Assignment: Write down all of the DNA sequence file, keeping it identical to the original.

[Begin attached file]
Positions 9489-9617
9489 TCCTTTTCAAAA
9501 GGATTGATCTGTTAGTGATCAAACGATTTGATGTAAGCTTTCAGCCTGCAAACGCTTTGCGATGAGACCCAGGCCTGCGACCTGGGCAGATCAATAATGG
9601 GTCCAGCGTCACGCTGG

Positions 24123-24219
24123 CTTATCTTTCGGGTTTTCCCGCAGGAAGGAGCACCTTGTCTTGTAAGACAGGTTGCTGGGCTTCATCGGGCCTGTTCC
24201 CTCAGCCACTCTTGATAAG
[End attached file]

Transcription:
Positions 9489-9617
9489 TCCTTTTCAAAA
9501 GGATTGATCTGTTAGTGATCAAACGATTTGATGTAAGCTTTCAGCCTGCAAACGCTTTGCGATGAGACCCAGGCCTGCGACCTGGGCAGATCAATAATGG
9601 GTCCAGCGTCACGCTGG

Positions 24123-24219
24123 CTTATCTTTCGGGTTTTCCCGCAGGAAGGAGCACCTTGTCTTGTAAGACAGGTTGCTGGGCTTCATCGGGCCTGTTCC
24201 CTCAGCCACTCTTGATAAG